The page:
Don’t miss the poetry of the dirty animal-filled crib

Describing the December edition of The Synodal Times as: “A deep dive into the incarnation and all the grittiness of humanity which Jesus embraced”, Garry O’Sullivan warns readers to brace themselves for some interesting twists.

The Lord Mayor of Dublin has expunged the grittiness of the live crib by excluding animals and has opted for a more bleached Disney like winter wonderland scene. I’m sure it will be a great draw. But we like gritty in The Synodal Times and that’s why our Christmas issue is a deep dive into the incarnation and all the grittiness of humanity which Jesus embraced.

Fr Joe McDonald writes that the real Jesus is often too much for us. “There may well be a wilful intention to keep the real Jesus under wraps? Better leave him there in the swaddling clothes. This Jesus is just too much! Too hot to handle. Too subversive.”

Fr Joe adds: “If we as a faith community, the Church, were to seriously live the gift of the Christ-child at Christmas it would bring us into a much more uneasy relationship with the state and indeed popular culture. We can’t really have that. It’s just too messy. Too unpredictable. The truth is, deep down we know that if we were to seriously live the crib this Christmas we would welcome many more Ukrainians, and others, and there would be room for them and they, and we, would have a Christmas of profound joy”.

Hellfire and brimstone

Not too long ago we heard of parishioners walking out of a church because of the ‘hellfire and brimstone’ homily aimed at homosexuals. In fact, worldwide Catholics have complained about the poor quality in general of Sunday homilies.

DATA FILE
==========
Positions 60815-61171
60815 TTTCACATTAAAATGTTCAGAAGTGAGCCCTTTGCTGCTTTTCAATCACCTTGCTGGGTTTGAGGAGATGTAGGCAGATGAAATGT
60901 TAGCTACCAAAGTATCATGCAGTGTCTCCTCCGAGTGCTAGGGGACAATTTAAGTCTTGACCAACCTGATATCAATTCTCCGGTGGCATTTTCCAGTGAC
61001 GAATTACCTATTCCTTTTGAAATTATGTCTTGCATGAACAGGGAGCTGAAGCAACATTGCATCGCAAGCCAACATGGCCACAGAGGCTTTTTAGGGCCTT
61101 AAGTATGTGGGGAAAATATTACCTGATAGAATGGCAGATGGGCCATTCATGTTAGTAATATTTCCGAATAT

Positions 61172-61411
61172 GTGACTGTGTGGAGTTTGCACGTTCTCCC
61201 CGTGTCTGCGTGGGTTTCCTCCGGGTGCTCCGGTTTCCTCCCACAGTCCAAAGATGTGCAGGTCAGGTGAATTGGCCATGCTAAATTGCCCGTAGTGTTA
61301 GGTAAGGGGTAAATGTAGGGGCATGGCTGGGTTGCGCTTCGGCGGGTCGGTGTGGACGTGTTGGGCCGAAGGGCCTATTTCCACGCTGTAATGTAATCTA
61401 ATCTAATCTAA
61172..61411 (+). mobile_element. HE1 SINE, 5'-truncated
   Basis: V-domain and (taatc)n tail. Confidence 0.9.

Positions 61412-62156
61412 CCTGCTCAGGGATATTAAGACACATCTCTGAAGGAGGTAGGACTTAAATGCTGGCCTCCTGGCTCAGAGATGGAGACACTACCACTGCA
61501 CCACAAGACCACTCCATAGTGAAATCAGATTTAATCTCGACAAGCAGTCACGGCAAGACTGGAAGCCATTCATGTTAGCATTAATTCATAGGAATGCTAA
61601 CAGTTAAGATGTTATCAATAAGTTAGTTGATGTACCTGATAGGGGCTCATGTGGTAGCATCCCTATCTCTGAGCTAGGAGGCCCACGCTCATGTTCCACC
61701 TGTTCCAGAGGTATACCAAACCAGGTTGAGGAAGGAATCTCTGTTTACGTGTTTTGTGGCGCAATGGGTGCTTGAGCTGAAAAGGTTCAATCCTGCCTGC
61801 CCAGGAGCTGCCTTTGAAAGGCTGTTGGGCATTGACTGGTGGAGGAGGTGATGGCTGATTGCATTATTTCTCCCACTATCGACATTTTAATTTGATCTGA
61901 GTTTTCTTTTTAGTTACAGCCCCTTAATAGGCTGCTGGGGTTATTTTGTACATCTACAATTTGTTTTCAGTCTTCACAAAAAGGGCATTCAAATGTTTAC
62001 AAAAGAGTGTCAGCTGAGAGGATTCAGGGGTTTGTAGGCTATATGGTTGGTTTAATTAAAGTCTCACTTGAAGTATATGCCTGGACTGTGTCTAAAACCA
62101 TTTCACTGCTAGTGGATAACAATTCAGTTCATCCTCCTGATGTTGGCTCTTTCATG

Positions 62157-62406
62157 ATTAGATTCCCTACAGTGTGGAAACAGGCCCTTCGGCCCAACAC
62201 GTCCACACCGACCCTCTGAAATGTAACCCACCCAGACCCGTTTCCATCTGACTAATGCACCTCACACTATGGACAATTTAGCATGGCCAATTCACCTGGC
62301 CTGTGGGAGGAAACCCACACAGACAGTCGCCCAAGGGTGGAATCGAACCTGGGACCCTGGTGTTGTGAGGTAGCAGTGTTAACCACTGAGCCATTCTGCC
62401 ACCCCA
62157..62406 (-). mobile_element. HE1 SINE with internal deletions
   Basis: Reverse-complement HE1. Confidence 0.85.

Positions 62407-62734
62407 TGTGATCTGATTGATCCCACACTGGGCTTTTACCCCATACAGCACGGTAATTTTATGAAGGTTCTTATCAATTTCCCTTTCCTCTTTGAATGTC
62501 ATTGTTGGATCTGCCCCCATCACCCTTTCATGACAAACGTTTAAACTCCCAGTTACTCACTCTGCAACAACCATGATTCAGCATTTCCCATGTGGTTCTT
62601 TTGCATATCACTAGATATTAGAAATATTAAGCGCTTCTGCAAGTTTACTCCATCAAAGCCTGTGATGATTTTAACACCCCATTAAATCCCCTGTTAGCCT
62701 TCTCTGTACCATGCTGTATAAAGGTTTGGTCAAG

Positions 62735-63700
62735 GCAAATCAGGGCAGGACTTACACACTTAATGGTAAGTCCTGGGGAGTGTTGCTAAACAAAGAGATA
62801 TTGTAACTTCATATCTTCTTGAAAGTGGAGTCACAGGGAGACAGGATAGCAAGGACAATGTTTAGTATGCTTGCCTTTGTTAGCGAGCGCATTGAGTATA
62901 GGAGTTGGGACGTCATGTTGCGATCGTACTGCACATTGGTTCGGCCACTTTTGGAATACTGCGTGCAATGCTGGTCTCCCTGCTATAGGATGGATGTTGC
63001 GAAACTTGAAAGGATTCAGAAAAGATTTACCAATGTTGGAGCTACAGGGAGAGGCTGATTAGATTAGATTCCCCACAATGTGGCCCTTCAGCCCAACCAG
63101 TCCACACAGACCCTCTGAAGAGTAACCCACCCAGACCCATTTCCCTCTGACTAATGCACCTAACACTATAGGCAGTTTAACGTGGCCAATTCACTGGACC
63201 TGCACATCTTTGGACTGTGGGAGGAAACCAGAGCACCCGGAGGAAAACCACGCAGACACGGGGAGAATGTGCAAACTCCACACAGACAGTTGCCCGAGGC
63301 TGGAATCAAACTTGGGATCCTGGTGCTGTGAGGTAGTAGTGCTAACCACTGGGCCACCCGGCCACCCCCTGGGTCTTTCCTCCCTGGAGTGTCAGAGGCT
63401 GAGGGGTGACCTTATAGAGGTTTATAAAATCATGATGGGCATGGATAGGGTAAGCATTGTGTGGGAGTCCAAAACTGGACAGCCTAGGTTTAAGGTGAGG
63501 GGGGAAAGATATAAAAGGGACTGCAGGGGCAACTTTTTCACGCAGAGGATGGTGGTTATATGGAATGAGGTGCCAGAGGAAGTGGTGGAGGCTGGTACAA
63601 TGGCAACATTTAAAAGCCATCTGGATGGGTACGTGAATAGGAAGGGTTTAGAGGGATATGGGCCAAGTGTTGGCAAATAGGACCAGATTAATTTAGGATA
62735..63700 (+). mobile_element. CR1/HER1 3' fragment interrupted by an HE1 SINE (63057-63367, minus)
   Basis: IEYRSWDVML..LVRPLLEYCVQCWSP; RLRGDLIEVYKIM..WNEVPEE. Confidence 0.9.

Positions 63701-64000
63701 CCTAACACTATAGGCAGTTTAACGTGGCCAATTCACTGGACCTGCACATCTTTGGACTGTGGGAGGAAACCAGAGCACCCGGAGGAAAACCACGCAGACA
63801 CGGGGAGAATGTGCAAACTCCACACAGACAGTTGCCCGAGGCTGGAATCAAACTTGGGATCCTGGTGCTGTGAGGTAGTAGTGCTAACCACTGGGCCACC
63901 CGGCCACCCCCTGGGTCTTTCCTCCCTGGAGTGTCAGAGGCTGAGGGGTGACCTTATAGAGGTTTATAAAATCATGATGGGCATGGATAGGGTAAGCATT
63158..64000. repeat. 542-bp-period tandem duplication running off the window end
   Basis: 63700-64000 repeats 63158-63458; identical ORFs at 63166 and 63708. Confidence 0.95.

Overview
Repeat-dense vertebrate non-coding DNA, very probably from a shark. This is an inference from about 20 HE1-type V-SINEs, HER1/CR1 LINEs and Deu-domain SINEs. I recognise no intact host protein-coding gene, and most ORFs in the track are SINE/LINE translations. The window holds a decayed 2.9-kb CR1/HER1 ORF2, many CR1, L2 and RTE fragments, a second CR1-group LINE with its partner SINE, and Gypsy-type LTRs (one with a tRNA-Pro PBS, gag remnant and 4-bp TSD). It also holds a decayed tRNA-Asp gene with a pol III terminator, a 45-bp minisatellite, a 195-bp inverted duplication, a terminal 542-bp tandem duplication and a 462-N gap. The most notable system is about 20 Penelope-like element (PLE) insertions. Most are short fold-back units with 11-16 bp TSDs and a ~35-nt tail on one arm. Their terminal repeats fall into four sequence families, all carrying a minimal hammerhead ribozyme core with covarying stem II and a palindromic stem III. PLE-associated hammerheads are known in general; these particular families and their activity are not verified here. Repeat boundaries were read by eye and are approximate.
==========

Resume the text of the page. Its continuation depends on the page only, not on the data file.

In an extract from an amazing new book called ‘Catholic Women Preach Raising Voices, Renewing the Church’, Barbara E. Reid, OP, reminds us that the first person commissioned to preach that Jesus had risen was Mary Magdalene, often described as an apostle to the Apostles, almost like a super apostle! Christine Schenk, CSJ preaches on the nativity from her perspective as a midwife and a woman. She asks where’s the midwife in the Nativity scene? “No one seriously thinks that Joseph, as devoted as he was, actually delivered this baby, do we?” The writer of the Gospel of Luke was clearly a man she says.

Diarmuid O’Murchu MSC takes up this theme and writes that despite what is written in the Gospel of John, it’s unlikely that Mary was left on her own to give birth with only Joseph and the animals. “Despite the fact that John’s Gospel asserts that Jesus came to his own and his own received him (Jn.1:11), not the contrary was probably the truth. Even if Jesus was born out of wedlock, which is how people would have understood the event in the real world of that time. Jewish hospitality was such that Joseph, and members of Joseph’s family would ensure that she gave birth in a safe place, with the attendant medical and human supports that would have been available.”

He goes on to say that the animals in the crib may be based in fact. “Therefore, in all probability Jesus was not born in a shepherd’s cave, but in a house provided by Joseph or by his close friends. In the social context of that time, normally everybody slept in one room, yet visitors, including unexpected ones were always accommodated. They would have been put in the downstairs section where the animals were also housed. Therefore, portraying Jesus in a crib surrounded by animals like a donkey, a cow, some sheep, may well be factually accurate.”